PORT OF SPAIN, Trinidad and Tobago, July 8, (CMC) – The Trinidad and Tobago government says policy holders with the cash-strapped Colonial Life Insurance Company (CLICO) will benefit from a billion dollars (One TT dollar =US$0.16 cents) payment, even as the Finance Minister acknowledged that the regional conglomerate “is still insolvent with an excess of liabilities over assets”.
Finance Minister, Colm Imbert, told the Senate, yesterday, that despite the fact that “not all of the assets of CLICO have been disposed of; it is now proposed that all outstanding resident statutory fund short-term investment products be paid in full.”
Imbert said this would “result in a cash payment to the government of about TT$1.3 billion for the balance of the EFPA (Executive Flexible Premium Annuity) and the payment of about TT$100 million to other policyholders.”
CLICO is part of the CL Finance Group that collapsed in 2009 and received billions of dollars in state funds.
Last week, Prime Minister, Dr. Keith Rowley, said that the report of a commission of enquiry into CLICO contained allegations of criminal misconduct of a “kleptocratic nature” by several people associated with the group, and that the Director of Public Prosecutions, Roger Gaspard, has been given a copy of the report with a request that he act on it urgently.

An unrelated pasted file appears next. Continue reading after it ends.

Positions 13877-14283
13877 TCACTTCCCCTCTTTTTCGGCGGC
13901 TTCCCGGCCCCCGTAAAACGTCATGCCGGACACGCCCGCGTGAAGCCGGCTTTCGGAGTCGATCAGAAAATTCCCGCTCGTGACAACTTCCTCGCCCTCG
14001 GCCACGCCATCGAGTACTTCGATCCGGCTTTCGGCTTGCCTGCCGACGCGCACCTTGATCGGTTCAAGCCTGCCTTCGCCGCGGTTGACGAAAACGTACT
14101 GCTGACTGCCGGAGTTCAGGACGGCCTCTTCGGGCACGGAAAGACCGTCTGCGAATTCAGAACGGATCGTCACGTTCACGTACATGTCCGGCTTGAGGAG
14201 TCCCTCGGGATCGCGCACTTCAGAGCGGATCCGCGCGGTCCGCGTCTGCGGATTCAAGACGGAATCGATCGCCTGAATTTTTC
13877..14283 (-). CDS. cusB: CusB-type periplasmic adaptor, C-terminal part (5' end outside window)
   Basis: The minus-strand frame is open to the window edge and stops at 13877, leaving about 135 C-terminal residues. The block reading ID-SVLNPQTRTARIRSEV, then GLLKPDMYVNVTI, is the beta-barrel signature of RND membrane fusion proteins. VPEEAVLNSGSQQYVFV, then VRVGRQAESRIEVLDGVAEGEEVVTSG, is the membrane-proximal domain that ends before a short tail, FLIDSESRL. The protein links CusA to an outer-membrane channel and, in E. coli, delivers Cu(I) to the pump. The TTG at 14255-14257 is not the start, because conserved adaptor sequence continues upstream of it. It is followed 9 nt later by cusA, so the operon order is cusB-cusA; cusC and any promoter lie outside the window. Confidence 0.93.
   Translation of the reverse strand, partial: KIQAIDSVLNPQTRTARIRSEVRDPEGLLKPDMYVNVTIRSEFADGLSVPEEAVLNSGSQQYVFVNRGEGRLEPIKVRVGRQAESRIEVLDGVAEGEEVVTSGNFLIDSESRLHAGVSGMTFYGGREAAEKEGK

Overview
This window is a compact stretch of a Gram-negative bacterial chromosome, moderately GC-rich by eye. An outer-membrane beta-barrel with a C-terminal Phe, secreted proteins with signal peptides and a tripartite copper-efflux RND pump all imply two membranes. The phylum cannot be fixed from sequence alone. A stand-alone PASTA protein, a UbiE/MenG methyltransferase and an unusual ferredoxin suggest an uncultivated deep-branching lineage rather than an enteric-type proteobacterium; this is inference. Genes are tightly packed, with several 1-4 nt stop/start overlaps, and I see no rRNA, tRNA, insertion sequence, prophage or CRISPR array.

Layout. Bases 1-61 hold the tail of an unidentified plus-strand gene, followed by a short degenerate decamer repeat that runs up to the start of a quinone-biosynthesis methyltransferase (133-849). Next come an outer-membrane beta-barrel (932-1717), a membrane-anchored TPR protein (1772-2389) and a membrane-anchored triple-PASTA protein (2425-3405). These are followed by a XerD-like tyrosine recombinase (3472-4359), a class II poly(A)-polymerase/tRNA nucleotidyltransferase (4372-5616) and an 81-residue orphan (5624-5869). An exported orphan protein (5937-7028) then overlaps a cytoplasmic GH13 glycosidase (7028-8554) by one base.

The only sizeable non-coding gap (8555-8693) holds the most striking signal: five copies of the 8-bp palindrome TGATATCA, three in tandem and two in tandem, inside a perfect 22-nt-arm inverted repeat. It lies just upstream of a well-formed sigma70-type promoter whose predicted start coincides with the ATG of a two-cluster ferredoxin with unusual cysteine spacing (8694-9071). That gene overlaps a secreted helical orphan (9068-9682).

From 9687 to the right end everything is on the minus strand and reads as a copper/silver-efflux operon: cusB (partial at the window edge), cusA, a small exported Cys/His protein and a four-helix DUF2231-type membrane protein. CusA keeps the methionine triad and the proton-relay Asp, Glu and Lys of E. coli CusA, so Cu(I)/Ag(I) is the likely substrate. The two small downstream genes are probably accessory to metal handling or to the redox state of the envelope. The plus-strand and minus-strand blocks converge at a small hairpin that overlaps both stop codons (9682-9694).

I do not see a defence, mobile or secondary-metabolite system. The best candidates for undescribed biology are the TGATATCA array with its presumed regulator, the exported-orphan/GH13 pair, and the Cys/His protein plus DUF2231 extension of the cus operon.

Imbert told legislators that the new payment initiative had the advantage of “resulting in a positive cash flow for the government, while also enabling a positive statement to be made, that all outstanding resident statutory fund policyholders were now able to access all their funds
“CLICO can now repay the TT$400 million due to third-party policyholders, in advance of making payments to the government on its TT$2.1 billion liability,” he said, adding that it “will not affect the amount which government will receive on this liability, but will slightly change the timing.
“Government will be paid upon the sale of Methanol Holdings International Ltd. or given value on the completion of the valuation of Home Construction, whichever comes first,” he said, adding that the non-assenting policyholders “will now all be paid the remaining 15 per cent value of their policies owed to them.”
Imbert said the CLICO resolution plan was ongoing and further resolution would be made on a regular basis as it unfolded.
He said measures proposed for other creditors will be announced, in due course, and that “the auditors have confirmed that the amount expended by, or due to, the government on the CLICO bailout is close to TT$22 billion.”
Imbert said that the Keith Rowley government was “hopeful, at this stage, that it can recover a significant amount of this sum, but this will depend on the success of the disposal of the remaining assets of CLICO and CLICO Investment Bank, among other things.
“CLICO is still insolvent with an excess of liabilities over assets of the order of one billion dollars and, as a result, has indicated that it is not in a position to relinquish control of CLICO at this time.”